Memories soar from her like a wind on the wings of the past: memories that light up the faces of a brimming banquet hall at the Boynton Beach Senior Center. Twirling her way through the crowd of clapping retirees and past a pair of dancers entranced in their own mysterious language of movement, Dawn is a musical time machine—the microphone her DeLorean.
A former Miss Florida and Miss United States, Dawn carries a striking presence in any room. A tall, tan blonde with shimmering blue eyes and a radiant smile, she’s the type of girl you’re more apt to spot on a runway than in a senior center.
The majority of her time is devoted to running her talent company and instilling confidence in younger generations. In the evenings, you can find her singing amidst a full-piece band in some of South Florida’s finest venues; but today, she’s reaching out to seniors, “These are the songs my grandmother used to teach me when I was a little girl”, she warmly remarks, “So they’re very special to me.”
Somewhere near the back of the crowd, that same grandmother can’t wait to hear those songs again.
But on the front row, a silver-haired woman wearing a face lined with time gingerly sets aside her walker and takes a seat. She comes here nearly every day now, and she’s been waiting patiently for the young model-turned-singer to take the stage.
Palma knows every word to every song; and in my two hours with her, we go on a journey through the years with Ella Fitzgerald, Dean Martin, and Etta James. Each passing decade reveals more of her story: an 8th grade education, a decade of touring Cincinnati with her husband’s band, and a personal visit from Dr. Henry Heimlich, inventor of the famous Heimlich Maneuver. Many moons ago, Palma saved three lives using his freshly minted technique. “He told me thank you for doing his job.”, she says.
As the opening keys to the 1926 jazz classic “Someone to Watch Over Me” wain from Dawn’s PA, Palma reflects. She isn’t sure how much longer she’ll be around, but she is sure that worrying about it doesn’t much matter.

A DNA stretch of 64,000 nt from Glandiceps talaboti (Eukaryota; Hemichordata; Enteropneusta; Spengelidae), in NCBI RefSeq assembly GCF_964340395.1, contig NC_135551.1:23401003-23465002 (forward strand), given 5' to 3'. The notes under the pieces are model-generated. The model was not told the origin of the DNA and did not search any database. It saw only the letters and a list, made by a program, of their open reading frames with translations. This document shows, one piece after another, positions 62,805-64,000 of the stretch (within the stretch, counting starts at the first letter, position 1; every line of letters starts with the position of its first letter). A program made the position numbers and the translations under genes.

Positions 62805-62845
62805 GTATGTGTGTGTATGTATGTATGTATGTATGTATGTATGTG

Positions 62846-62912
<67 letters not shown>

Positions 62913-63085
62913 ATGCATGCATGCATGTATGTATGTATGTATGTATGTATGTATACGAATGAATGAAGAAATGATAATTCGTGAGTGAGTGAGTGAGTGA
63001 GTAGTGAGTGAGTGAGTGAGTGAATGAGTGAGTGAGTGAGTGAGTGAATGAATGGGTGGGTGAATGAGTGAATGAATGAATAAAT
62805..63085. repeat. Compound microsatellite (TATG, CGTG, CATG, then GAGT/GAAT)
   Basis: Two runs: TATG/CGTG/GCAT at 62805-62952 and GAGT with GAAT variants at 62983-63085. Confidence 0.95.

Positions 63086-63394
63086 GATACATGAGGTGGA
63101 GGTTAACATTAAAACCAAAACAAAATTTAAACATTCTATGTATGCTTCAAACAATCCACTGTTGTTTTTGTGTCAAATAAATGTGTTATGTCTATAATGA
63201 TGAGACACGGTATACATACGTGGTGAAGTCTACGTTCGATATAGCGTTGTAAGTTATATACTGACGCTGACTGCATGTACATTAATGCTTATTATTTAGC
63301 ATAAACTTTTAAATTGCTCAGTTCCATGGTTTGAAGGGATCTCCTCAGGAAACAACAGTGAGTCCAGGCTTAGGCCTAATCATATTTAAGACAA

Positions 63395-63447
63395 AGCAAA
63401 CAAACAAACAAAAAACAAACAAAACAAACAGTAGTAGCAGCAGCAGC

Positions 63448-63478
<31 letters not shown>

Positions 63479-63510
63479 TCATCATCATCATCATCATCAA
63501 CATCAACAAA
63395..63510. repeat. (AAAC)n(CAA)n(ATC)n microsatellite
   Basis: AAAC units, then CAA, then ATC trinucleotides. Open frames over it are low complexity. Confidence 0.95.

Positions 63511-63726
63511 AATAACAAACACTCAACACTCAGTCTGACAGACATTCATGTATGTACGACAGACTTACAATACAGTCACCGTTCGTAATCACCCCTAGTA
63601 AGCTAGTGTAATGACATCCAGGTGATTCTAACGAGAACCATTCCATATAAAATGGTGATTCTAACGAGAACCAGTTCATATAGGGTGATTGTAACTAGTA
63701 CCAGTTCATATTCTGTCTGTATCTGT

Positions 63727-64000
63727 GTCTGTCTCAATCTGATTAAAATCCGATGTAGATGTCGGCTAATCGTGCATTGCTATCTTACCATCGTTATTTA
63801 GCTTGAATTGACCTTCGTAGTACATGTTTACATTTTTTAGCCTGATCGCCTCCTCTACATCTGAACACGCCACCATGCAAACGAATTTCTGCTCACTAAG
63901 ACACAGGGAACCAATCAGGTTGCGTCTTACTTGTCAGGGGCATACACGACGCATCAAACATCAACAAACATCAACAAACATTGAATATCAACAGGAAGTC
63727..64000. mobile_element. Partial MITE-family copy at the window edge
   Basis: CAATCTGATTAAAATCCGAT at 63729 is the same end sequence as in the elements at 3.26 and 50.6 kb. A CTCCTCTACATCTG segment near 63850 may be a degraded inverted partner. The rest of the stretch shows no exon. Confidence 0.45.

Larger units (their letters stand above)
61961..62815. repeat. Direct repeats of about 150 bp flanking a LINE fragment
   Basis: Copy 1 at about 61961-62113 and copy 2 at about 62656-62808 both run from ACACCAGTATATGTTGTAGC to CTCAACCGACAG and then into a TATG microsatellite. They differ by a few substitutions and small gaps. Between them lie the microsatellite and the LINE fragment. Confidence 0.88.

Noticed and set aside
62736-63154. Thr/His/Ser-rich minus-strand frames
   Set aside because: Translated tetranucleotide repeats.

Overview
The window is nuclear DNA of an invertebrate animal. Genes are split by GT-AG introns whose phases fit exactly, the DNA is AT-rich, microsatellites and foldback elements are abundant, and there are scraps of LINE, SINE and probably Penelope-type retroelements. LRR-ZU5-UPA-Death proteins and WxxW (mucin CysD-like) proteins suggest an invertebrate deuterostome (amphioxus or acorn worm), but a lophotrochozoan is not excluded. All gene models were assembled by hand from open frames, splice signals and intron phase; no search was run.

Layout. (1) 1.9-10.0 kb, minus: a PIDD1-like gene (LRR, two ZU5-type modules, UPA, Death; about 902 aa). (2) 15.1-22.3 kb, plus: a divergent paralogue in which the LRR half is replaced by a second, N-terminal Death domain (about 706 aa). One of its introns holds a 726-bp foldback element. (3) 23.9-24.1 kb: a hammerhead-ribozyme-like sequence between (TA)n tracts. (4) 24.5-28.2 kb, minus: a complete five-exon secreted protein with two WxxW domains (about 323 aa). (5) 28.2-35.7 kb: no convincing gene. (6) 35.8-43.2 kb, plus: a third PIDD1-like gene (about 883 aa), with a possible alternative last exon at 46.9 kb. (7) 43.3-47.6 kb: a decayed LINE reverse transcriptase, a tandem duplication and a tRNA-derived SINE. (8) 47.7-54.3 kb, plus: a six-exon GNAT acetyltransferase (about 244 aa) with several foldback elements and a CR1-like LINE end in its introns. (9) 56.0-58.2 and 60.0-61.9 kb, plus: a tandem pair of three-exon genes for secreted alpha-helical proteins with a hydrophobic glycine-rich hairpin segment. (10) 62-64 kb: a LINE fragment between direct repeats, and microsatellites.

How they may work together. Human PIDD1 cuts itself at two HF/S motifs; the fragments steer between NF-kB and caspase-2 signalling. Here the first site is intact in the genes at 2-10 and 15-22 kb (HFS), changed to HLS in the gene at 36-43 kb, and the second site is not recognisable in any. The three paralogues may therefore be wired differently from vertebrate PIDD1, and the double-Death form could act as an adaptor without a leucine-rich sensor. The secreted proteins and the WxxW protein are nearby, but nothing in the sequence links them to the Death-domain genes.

At 94, you enjoy every day you can.
A glance around the room shows Palma isn’t alone. From front to back, the place is packed with seniors soaking in the emotion pouring from their alluring guest. The usual suspects are here— the retired Navy man with a sideways service cap still topping his noggin, the bridge club girls, laughing, eating cake and sipping coffee; and of course, the passionate dancers still pining away the afternoon in each other’s arms.
Out of the crowd, another elderly woman appears. She’s carrying a kind smile and thick-rimmed glasses. The smile is immediately familiar—this is Dawn’s grandmother. This is Ida.
And as Ida and I take to the dance floor, Dawn’s reason for being here seems crystal clear. Nobody is worried about time today. Nobody is in the future. Right now, with Ella and Dean and Etta and Dawn, we are all in the past. The time-machine has worked.
For the moment, some magic from the past hangs over this place. It engulfs the room in a wave of celebration and memory. Palma is clapping and Ida is dancing. Children of Generation X and Generation Y mingle with children of The Greatest Generation.
The past and present have come together today, and there are smiles all-around at the Boynton Beach Senior Center thanks to Dawn—thanks to one person who took the day off to bring a little magic to this small community of seniors.
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